In most programming situations, success means that the program performs according to a given specification. In experimental programming, you want to see what happens when you run the program.
I had, for years, been aware of a few key minority ideas that had been largely ignored by the AI mainstream and started looking for synergies among them. In order not to get sidetracked by the majority views I temporarily stopped reading books and reports about AI. I settled into a cycle of days to weeks of thought and speculation alternating with multi-day sessions of experimental programming.
I tested about 8 major variants and hundreds of minor optimizations of the algorithm and invented several ways to measure whether I was making progress. Typically, a major change would look like a step back until the system was fine-tuned, at which point the scores might reach higher than before. The repeated breaking of the score records provided a good motivation to continue.
My AI work was excluded as prior invention when I joined Google.
In late 2004 I accepted a position at Google, where I worked for two years in order to fill my coffers to enable further research. I learned a lot about how AI, if it were available, could improve Web search. Work on my own algorithms was suspended for the duration but I started reading books again and wrote a few whitepapers for internal distribution at Google. I discovered that several others had had similar ideas, individually, but nobody else seemed to have had all these ideas at once; nobody seemed to have noticed how well they fit together.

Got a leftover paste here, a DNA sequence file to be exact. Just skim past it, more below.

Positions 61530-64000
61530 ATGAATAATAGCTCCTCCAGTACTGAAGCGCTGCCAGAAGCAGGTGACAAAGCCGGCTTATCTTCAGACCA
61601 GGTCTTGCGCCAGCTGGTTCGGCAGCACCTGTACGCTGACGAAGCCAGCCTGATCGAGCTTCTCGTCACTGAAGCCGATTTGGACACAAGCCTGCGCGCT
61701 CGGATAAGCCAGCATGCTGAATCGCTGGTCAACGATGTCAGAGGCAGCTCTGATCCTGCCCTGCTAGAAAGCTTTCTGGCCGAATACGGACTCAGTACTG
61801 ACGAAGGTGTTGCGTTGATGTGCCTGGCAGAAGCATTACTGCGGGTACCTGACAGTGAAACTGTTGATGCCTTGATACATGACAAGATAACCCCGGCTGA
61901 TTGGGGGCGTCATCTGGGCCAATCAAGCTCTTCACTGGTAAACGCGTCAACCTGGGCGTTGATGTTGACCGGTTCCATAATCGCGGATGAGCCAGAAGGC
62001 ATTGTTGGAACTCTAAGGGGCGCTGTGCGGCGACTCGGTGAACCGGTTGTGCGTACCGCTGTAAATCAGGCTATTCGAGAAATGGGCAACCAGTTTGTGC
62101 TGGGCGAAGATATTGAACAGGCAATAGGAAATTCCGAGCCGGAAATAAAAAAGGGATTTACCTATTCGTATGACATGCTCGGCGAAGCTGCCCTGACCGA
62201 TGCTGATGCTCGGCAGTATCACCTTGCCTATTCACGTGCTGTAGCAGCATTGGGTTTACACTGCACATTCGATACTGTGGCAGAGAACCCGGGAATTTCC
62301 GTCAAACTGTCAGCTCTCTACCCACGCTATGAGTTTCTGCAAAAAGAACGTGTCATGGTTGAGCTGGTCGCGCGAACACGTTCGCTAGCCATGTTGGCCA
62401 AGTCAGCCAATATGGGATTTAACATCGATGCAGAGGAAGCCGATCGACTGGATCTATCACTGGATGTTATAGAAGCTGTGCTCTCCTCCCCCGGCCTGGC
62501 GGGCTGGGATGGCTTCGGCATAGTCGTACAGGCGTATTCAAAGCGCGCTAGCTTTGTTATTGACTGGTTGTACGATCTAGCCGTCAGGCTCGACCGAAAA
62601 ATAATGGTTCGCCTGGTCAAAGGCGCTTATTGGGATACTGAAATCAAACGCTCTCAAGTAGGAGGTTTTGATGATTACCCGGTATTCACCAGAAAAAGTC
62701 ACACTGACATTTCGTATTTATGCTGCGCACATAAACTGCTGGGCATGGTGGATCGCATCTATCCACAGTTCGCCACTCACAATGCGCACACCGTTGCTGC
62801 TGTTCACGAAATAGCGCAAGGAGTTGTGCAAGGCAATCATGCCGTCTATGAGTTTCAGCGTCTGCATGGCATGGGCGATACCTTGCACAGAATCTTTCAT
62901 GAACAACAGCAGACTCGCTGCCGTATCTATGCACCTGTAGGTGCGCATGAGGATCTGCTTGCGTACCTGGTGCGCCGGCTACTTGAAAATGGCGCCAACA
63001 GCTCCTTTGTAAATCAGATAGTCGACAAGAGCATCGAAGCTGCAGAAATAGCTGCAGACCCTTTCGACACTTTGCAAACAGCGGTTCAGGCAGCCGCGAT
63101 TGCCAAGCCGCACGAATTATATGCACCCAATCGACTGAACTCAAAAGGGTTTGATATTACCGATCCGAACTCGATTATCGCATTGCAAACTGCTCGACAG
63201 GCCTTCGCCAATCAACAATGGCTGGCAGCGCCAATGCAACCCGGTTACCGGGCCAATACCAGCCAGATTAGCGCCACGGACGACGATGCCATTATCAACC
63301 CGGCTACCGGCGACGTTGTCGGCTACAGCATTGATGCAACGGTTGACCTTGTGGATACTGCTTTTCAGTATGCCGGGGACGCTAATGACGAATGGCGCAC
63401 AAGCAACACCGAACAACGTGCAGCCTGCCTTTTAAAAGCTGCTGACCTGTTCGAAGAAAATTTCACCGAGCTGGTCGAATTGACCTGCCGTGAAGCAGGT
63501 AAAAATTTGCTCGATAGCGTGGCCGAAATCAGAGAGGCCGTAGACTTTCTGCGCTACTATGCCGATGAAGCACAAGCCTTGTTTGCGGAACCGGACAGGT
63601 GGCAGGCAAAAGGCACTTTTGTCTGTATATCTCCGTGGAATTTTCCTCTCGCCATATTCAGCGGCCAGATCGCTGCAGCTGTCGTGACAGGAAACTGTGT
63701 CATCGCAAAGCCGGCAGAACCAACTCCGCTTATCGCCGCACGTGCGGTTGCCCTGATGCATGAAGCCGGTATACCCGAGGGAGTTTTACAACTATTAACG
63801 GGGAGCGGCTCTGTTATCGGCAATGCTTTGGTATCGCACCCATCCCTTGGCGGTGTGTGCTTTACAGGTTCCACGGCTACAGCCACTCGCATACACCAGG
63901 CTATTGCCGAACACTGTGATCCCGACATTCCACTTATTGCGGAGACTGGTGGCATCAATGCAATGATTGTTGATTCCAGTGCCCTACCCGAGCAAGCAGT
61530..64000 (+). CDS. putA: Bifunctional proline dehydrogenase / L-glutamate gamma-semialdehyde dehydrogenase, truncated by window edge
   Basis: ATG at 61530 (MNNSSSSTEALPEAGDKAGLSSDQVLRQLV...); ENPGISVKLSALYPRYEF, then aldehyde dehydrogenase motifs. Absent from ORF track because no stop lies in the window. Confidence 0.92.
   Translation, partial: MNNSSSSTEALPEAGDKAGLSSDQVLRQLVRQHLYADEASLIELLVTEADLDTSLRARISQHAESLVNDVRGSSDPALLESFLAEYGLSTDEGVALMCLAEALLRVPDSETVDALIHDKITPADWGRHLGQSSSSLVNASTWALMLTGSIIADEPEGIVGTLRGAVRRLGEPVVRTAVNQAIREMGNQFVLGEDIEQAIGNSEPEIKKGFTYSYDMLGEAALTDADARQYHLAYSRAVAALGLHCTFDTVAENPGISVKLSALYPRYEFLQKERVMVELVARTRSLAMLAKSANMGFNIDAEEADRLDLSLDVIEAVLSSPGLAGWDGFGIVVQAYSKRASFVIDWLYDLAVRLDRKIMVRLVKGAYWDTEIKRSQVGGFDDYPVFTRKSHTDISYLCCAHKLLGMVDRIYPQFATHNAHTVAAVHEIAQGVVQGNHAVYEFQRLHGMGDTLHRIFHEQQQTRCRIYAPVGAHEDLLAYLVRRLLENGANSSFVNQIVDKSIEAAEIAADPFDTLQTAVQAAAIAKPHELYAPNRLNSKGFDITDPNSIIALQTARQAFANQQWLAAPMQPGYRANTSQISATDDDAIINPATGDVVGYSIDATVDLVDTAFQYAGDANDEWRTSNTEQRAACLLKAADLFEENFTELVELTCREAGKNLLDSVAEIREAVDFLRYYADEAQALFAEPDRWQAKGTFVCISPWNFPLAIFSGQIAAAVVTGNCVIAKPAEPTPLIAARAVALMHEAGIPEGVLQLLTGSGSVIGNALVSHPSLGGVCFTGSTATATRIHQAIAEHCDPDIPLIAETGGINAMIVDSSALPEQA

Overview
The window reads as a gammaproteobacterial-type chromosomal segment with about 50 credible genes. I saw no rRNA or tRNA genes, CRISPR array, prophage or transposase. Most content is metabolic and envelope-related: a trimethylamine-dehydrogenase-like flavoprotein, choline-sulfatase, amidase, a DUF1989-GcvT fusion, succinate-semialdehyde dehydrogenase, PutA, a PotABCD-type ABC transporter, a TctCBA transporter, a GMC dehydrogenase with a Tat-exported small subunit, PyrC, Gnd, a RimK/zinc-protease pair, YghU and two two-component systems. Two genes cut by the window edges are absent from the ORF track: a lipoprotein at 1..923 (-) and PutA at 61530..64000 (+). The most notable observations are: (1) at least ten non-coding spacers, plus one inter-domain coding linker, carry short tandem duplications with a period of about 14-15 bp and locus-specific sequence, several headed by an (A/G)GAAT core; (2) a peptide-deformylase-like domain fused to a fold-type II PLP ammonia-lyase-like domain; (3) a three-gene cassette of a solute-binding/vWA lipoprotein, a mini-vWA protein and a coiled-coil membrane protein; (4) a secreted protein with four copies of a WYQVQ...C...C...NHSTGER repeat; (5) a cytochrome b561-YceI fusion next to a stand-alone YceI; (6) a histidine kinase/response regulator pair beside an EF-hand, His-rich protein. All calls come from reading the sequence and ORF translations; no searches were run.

I am currently funding this project myself and have been doing that since 2001. At most, Syntience employed three paid researchers including myself plus several volunteers, but we had to cut down on salaries as our resources dwindled. Increased funding would allow me to again hire these and other researchers and would accelerate progress.